You see, when I first started working in the store, there was this one employee I came to know as 'The Penguin' due to his longish torso and stubby legs. The Penguin always insisted on putting on his own mix of music from the moment he arrived to the moment he left, and his taste in music was hideous. Generic techno and that modern sludge the record labels try to pass off as rhythm and blues, bands like Train led by doofuses who obviously wrote their lyrics in college to get into the pants of freshmen girls and bands like Guns and Roses who equate loudness and brashness with importance...and most importantly, bands with a certain type of vocalist.
It was from this last category that I threw The Click Five due to the fact that The Penguin only played their one hit, 'Just The Girl' in his rotation. 'Just The Girl' is one of those songs which falls apart once you listen to the lyrics--when you realize what I total sadistic jerkhole the woman the POV singer is talking about, and what an even bigger jerkhole the singer is for putting up with all this terrible abuse with a smile on his face, the song stops being fun. This isn't like, let's say, The Offsping's 'Self-Esteem,' which presents us with a POV character who recognizes his inability to leave his abuser as pathetic, or Fountains Of Wayne's 'I'll Do The Driving,' where the POV character stays with a desire to lead his girlfriend out of her small-minded habits...this is a guy who seems to crave this abuse with a smile on his face and open arms.
(Imagine my surprise, incidentally, when I learned that 'Just The Girl' was co-written by Fountains of Wayne maven Adam Schlesinger, and that the FoW had a hand in convincing Atlantic to sign The Click Five.)
Eventually, The Penguin moved on, and I went about my life...until the Music section of the excellent Popdose website ran a story about The Click Five and their struggles with their original label Atlantic (a struggle apparently built around their desire to move away from their original proto-Mod gimmick) and their search for a new label. The article came with a rather generous sample of songs from their two Atlantic albums, so I downloaded and sampled them...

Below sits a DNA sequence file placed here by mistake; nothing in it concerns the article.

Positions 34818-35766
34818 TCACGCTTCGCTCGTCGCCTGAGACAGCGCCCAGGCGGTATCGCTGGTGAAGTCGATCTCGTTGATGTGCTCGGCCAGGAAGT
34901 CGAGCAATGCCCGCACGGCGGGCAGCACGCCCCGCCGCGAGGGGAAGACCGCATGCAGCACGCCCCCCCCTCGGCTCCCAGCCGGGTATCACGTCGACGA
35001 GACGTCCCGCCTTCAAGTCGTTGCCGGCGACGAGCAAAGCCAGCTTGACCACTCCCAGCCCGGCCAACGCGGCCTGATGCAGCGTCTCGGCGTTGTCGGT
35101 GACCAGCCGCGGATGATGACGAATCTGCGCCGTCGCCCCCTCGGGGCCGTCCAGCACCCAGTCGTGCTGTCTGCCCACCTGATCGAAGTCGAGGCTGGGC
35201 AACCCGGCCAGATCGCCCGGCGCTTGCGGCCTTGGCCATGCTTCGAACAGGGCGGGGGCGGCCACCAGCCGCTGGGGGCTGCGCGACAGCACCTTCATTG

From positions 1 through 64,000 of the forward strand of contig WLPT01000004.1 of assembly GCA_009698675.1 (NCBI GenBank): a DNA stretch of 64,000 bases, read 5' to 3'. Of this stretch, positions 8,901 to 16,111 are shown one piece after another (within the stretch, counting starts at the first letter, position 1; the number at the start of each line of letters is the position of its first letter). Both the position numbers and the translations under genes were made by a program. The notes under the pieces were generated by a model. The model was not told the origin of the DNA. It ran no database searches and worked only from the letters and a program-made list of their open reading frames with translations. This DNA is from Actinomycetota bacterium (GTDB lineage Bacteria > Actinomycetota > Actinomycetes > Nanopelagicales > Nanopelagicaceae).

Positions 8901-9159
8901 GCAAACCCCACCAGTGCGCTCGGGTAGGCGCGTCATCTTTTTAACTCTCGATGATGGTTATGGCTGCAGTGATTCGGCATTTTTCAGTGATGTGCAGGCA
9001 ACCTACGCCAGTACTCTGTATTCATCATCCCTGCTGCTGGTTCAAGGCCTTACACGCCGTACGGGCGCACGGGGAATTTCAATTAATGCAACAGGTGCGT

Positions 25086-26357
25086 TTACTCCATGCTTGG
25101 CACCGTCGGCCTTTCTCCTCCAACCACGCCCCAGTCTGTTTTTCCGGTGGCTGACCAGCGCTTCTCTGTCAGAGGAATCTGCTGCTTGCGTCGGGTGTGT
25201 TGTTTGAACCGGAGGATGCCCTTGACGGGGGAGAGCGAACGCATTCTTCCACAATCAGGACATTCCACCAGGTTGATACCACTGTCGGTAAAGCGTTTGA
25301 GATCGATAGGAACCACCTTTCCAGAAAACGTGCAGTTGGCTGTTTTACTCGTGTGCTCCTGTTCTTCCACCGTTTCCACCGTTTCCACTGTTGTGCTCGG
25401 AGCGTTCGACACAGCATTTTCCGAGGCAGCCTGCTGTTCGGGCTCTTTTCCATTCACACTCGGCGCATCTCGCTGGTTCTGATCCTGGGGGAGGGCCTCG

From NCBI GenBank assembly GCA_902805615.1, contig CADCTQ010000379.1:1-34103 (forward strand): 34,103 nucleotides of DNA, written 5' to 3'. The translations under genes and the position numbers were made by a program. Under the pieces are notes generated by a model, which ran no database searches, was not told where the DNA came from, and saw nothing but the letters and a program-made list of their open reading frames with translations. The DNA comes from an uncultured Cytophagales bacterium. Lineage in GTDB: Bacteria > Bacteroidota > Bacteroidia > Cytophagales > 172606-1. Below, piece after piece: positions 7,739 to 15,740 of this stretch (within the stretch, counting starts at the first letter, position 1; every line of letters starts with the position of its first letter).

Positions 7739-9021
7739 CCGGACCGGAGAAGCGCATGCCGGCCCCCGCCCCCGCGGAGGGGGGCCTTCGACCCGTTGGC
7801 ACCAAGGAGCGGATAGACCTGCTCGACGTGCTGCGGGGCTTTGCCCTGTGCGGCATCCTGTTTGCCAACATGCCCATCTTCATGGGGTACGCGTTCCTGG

And they're good. They're damn good. Great harmonies, excellent melodies that sometimes evoke the classic new wave of the 80's, sometimes the overproduced-on-purpose denseness of the Phil Spector school...and even though their canon contains songs similar to 'Just A Girl,' they show a greater deal of self-awareness and wit than that song I hated so much.
This song is from the new wave end of the Click Five pool; that skronky keyboard is definitely from the early days of MTV. And it's about a classic power pop delimma--namely, the boy who wants the girl who is attracted to him but embarrassed by his un-coolishness. And unlike the willing victim in the cycle of abuse that is the singer of 'Just A Girl,' this POV character is taking the high road...he's acknowledging how he's been used, how his lack of status is what's keeping them apart. But, he warns the object of his affection that he's under her skin, that even as he lets her go off on her own, he knows she'll return to him...and he won't sit in a corner by the phone, but he will be waiting. And the song has so closely melded the vocals with the melody that it's hard to separate them.
Apparently, The Click Five has been quietly touring New England and cultivating their big followings outside of America...and unbeknownst to us, a new album, TVC, is out and waiting for our purchasing....